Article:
The arrest and threatened extradition of Julian Assange

On Thursday 11 April 2019, Wikileaks founder and editor-in-chief Julian Assange was arrested by British police after the Ecuadorian embassy withdrew Assange’s asylum. Assange is currently facing two charges – one concerns failing to surrender to the British courts in 2012. The other charge is at the behest of the United States government, which is seeking to extradite him in relation to an alleged conspiracy between Assange and Chelsea Manning over the leaking of secret documents in 2010.

NSW Council for Civil Liberties President, Pauline Wright, said “No matter what our personal views of Julian Assange may be, there are important matters of principle at stake that go beyond the personalities involved. We must condemn the decision of the United States to seek the extradition and prosecution of a non-citizen who published truthful information about US war crimes. This has clear implications for the protection of whistle-blowers into the future and the independence of the press.” She said “What is to stop more authoritarian regimes claiming a similar right to prosecute Australians in the future, including journalists exposing war crimes or corruption? The Australian government should urge the United Kingdom to block Assange’s extradition to the United States.”

The bail issue relates to allegations of sexual assault in Sweden. Swedish authorities tried to extradite Assange so that their investigation of the allegations could proceed. In 2012, Assange’s last appeal to the United Kingdom Supreme Court against this extradition request failed, so Assange entered the Ecuadorian Embassy in London. Ecuador granted Assange asylum, due to concerns that he would be extradited from Sweden to the US. Ecuador offered to send Assange to Sweden, if assurances were given that he would not be extradited to the US, but Sweden would not give them. Consequently, Assange stayed in the Embassy for 2487 days, due to the belief he would be arrested and extradited to the US if he left the Embassy. Assange faces 12 months imprisonment for the offence of failing to surrender to the court in 2012.

The allegation by the US Department of Justice is that in 2010 Assange engaged in a conspiracy with Chelsea Manning to crack a password, which “would have made it more difficult for investigators to determine the source of the illegal disclosures.” Assange also allegedly encouraged Manning to provide more information, after Manning sent classified records to Assange. The maximum penalty for this offence is five years in prison. The allegations were investigated by the Obama Department of Justice, which decided against prosecution. This was on the basis, as reported in the Washington Post, that “there is no way to prosecute him for publishing information without the same theory being applied to journalists.”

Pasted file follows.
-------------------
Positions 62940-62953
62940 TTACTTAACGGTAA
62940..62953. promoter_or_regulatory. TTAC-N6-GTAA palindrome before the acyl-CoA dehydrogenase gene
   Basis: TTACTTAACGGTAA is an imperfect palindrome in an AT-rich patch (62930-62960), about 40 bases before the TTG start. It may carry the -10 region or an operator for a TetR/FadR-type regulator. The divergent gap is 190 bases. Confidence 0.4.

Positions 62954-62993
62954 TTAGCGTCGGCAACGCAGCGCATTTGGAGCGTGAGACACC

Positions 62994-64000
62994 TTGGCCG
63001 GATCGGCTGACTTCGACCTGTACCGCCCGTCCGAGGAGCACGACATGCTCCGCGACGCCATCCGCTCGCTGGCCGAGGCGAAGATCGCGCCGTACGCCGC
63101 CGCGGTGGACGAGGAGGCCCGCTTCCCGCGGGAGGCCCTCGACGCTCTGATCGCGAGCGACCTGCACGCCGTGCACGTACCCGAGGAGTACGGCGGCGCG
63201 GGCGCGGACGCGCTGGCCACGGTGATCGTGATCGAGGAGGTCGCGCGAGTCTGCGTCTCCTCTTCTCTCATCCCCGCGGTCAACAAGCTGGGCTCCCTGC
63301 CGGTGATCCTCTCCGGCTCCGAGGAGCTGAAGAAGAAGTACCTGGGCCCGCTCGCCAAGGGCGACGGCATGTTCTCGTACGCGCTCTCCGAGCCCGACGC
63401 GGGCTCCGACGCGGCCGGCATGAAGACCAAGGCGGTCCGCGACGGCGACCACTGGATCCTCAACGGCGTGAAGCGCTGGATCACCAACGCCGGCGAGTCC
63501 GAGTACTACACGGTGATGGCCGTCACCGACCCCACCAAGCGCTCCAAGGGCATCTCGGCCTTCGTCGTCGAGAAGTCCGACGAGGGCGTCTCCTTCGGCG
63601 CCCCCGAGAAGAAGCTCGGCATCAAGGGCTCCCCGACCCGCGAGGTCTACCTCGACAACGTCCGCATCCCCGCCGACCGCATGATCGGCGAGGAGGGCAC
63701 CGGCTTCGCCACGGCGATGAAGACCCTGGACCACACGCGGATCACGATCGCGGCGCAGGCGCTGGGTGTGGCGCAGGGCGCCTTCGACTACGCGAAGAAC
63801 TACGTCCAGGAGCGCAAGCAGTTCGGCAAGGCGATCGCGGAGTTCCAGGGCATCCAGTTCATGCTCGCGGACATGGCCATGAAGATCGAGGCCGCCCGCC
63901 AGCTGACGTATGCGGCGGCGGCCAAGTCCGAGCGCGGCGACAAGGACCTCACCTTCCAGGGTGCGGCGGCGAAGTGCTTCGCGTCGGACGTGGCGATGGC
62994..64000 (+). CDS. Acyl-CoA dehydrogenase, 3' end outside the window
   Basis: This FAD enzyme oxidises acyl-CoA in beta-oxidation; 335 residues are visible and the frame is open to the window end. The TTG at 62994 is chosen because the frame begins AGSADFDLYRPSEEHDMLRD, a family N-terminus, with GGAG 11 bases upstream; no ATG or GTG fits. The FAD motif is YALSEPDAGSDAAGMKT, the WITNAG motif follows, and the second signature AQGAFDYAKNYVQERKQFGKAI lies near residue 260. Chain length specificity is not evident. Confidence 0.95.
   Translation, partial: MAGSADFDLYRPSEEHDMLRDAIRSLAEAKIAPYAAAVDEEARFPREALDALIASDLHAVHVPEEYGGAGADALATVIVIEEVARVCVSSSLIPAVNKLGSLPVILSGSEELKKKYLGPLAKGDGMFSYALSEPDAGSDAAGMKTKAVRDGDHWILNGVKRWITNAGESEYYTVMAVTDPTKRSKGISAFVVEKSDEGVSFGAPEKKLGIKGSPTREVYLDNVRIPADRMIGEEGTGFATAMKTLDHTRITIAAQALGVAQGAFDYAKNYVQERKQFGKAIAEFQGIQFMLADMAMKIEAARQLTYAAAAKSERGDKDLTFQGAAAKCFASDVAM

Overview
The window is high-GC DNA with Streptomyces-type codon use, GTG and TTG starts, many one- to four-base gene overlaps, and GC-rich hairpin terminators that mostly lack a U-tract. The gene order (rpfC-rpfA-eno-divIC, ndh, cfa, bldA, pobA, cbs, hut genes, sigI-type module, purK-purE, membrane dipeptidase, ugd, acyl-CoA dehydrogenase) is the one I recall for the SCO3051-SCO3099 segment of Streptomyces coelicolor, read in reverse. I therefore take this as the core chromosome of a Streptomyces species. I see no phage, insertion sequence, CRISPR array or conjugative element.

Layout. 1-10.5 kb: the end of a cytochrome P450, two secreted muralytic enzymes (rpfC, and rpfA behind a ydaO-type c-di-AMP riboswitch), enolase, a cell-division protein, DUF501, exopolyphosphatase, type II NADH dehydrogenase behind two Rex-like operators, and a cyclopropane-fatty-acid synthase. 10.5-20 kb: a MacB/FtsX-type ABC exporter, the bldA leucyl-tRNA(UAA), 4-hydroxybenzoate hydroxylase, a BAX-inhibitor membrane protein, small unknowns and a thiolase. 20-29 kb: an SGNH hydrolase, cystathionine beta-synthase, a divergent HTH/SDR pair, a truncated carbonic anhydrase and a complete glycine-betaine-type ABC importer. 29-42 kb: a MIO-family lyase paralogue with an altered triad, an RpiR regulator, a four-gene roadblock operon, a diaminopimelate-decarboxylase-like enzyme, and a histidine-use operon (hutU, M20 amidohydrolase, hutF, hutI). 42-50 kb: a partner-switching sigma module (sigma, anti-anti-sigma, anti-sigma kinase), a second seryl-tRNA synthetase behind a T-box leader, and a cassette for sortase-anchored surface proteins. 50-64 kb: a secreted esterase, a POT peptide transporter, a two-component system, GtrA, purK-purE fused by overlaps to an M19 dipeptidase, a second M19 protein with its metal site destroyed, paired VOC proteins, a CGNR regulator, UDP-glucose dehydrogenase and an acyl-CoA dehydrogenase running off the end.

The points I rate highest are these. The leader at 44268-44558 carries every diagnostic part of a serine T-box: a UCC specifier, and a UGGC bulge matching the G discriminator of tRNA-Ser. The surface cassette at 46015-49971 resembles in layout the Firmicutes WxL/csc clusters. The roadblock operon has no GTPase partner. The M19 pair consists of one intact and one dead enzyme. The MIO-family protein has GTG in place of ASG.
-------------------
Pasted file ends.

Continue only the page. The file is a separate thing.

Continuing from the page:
This underlines that any prosecution of Assange poses a threat to other journalists who encourage sources to leak information, and then help them protect their anonymity. No doubt the US decision as to the charges laid takes into account the constitutional protection for freedom of speech in the USA, but this right is not protected sufficiently in Australia where we have no bill of rights.

The Trump Administration has taken a different view, arguing that they could not “allow Assange and his colleagues the latitude to use free speech values against us.” There have been reports since the election of Ecuadorian President Lenin Moreno two years ago of pressure to turn over Assange. In 2018, Ecuador blocked Assange from accessing the internet. Glenn Greenwald reported that Ecuador was seeking concessions to turn him over. In March, Ecuador signed a $4.2 billion agreement with the International Monetary Fund. Moreno has accused Assange of misbehaviour, including riding a skateboard and playing football in the embassy. Wikileaks has linked his decision to them exposing the Ina Papers, an “offshore corruption scandal wracking his government.”

Wikileaks has exposed a litany of international stories, including a video showing American soldiers killing Iraqi civilians. Wikileaks has won numerous awards, including a Walkley for Most Outstanding Contribution to Journalism. The Australian government has not indicated any concerns about the current proceedings against Assange. Prime Minister Scott Morrison said that Assange won’t receive “special treatment”, and would have to “make his way through the justice system”. Foreign Affairs Minister Marise Payne said “Mr Assange will continue to receive the usual consular support from the Australian government” and she was “confident that Mr Assange will receive due process in the legal proceedings he faces in the United Kingdom”. She said she “will not provide ongoing comment.”

Michael Brull

Policy Lawyer